The design and manufacture of highly complex electronic circuits, referred to as very-large-scale integrated (“VLSI”) circuits involves many stages. A typical System-on-Chip (“SoC”) or chip design begins with the broad characteristics of each circuit of the SoC in terms of inputs and outputs. This broad conceptual design is then refined into an architectural design that shows the major functional units of each circuit and the interactions between these units. Each unit is then designed at a more detailed but still abstract level, typically using logic gates that perform the functions as appropriate to the design. The logic gate specification is then converted into an integrated-circuit (“IC”) layout that is subsequently used to manufacture the chip. Following design, the IC layout is passed to manufacturing for use in producing chips.

Between the design and the manufacturing specification are the analysis and synthesis tools that ensure correct functioning of the chip manufactured from the IC design. The analysis tools are used to detect local layout errors such as design-rule violations, and more global design errors such as logical failures, short-circuits, and power inadequacies, for example. One fundamental analysis technique used by designers involves analysis of the signal timing associated with the IC layout.

Timing constraints typically demand that each transistor of an IC design switch correctly within finite pre-specified time windows, where the finite time windows are pre-partitioned based on the delays of each component in the circuit. The sub-100 nanometer (“nm”) SoC designs running at 1 gigahertz (“GHz”) or faster clock speeds, for example, require a transistor to complete a switching event of approximately 100 picoseconds in length during a timing window of only a few hundred picoseconds. As such, the high-speed associated with typical SoC designs has narrowed the timing windows to extremely small windows.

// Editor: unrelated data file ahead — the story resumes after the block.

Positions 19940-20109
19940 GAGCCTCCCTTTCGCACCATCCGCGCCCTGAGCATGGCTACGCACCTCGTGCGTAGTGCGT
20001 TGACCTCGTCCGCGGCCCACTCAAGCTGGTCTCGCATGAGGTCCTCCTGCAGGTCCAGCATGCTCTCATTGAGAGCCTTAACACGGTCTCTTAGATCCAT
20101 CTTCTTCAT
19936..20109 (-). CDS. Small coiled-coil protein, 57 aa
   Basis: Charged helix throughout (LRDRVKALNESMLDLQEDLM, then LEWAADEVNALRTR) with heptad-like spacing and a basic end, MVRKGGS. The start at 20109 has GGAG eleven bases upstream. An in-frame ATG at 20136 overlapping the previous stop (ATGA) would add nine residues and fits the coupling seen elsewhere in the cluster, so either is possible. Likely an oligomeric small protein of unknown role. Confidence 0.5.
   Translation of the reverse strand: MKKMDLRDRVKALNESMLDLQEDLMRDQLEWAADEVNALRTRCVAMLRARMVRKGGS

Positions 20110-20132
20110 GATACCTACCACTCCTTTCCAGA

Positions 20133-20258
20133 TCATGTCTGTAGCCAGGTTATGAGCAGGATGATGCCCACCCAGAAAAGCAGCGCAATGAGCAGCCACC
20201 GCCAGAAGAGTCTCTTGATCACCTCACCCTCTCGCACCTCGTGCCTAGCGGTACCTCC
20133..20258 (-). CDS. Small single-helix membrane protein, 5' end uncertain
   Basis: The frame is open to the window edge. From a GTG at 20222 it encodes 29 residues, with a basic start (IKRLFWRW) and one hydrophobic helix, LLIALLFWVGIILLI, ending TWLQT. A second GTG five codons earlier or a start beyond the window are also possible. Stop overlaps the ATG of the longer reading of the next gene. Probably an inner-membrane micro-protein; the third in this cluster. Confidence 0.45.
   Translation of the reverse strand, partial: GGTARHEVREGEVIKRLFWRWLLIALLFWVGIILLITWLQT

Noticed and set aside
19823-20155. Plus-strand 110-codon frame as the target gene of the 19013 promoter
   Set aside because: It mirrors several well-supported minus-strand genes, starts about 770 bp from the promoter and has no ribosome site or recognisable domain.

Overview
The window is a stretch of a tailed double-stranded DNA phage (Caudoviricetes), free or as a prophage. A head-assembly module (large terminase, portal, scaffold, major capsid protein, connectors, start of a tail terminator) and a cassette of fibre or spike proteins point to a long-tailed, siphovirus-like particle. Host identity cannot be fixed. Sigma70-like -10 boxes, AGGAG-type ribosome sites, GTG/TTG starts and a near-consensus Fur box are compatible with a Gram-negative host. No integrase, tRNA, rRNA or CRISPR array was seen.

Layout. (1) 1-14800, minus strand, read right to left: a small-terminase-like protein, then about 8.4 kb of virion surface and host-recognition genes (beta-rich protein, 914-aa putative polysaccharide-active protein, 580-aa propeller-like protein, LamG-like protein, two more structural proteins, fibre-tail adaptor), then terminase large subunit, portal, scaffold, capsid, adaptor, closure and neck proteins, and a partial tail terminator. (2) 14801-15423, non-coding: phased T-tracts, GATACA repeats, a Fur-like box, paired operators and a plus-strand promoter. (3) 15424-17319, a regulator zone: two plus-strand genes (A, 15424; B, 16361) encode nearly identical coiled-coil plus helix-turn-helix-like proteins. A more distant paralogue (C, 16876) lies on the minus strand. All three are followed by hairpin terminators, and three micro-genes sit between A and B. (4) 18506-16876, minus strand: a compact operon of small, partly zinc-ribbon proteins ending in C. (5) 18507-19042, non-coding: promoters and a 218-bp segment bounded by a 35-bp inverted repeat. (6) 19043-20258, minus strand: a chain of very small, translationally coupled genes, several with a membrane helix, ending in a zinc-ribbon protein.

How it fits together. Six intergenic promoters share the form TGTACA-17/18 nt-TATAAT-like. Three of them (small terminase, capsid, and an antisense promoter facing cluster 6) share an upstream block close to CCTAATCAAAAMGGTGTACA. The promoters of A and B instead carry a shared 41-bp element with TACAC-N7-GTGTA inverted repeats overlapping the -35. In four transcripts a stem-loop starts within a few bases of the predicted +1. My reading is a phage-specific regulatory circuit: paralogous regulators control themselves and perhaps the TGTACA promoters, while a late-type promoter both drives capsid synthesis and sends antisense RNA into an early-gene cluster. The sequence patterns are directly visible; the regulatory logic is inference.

The small timing windows are very sensitive to the physical dimensions of the devices and the corresponding interconnects, especially in sub-100 nm SoC designs. Consequently, changes to critical physical dimensions of the fabricated circuits introduced into the circuits by the manufacturing process adversely affect the timing windows. As an example, resolution enhancement techniques (“RET”) performed as part of the manufacturing process induces significantly longer transistor switching times because it induces deviations of the poly gate lengths from the designed sizes. Another example is associated with Chemical Mechanical Polishing (“CMP”), which also induces significantly longer wire delay times as a result of dishing effects produced on dense interconnects. Thus, most if not all reported device and interconnect designs adopted in SoC products have noted deviations in physical dimensions as a result of the current design and manufacturing process flow, with many of the deviations being severe.